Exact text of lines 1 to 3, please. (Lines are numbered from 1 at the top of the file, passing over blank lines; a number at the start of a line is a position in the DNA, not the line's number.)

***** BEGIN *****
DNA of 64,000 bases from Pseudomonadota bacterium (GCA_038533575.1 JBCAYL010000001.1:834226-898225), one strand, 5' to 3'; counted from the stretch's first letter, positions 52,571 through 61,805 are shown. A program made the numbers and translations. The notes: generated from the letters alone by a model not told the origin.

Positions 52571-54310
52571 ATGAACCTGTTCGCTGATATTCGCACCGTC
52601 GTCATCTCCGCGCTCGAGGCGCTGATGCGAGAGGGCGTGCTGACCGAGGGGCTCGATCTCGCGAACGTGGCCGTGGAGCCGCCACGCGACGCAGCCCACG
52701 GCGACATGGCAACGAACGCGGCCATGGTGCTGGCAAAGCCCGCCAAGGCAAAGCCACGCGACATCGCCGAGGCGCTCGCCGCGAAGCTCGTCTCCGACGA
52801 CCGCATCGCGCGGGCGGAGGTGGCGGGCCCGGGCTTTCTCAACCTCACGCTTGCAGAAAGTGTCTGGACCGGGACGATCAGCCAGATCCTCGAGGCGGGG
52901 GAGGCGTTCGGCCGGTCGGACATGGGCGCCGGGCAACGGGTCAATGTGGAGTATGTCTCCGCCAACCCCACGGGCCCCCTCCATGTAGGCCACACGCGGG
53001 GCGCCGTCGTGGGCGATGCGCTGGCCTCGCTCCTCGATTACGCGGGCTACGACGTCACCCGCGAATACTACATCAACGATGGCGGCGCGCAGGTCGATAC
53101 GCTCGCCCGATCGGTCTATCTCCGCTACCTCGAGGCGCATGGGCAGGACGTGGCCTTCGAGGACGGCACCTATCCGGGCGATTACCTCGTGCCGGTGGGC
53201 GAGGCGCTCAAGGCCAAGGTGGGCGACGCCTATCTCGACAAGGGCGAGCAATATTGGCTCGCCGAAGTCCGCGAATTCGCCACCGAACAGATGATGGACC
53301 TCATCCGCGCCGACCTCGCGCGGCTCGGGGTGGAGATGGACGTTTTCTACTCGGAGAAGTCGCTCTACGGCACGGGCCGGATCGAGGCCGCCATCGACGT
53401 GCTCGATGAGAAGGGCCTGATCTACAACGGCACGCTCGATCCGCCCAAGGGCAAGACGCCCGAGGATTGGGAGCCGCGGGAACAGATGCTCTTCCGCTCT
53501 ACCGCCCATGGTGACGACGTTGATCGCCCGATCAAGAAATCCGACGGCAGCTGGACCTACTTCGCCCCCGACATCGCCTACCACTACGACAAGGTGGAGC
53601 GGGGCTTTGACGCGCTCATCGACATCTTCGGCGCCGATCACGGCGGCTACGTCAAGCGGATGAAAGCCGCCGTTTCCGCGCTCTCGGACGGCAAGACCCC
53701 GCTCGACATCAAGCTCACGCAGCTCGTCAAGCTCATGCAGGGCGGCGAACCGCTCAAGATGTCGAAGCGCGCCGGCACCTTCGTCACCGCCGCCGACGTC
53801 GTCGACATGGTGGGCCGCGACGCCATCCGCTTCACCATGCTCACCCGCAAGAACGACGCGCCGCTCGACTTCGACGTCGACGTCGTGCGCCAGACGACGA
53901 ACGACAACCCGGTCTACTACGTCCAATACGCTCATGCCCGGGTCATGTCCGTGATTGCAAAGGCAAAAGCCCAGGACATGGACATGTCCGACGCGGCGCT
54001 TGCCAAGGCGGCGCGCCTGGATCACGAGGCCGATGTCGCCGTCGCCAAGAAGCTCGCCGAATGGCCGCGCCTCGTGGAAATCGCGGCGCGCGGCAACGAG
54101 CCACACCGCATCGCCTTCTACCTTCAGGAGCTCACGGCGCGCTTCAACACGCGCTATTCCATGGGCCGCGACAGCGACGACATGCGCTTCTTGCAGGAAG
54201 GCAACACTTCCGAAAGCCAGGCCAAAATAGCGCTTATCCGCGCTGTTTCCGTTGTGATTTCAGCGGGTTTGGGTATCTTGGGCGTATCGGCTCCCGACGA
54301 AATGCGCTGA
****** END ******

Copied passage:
DNA of 64,000 bases from Pseudomonadota bacterium (GCA_038533575.1 JBCAYL010000001.1:834226-898225), one strand, 5' to 3'; counted from the stretch's first letter, positions 52,571 through 61,805 are shown. A program made the numbers and translations. The notes: generated from the letters alone by a model not told the origin.

Positions 52571-54310
52571 ATGAACCTGTTCGCTGATATTCGCACCGTC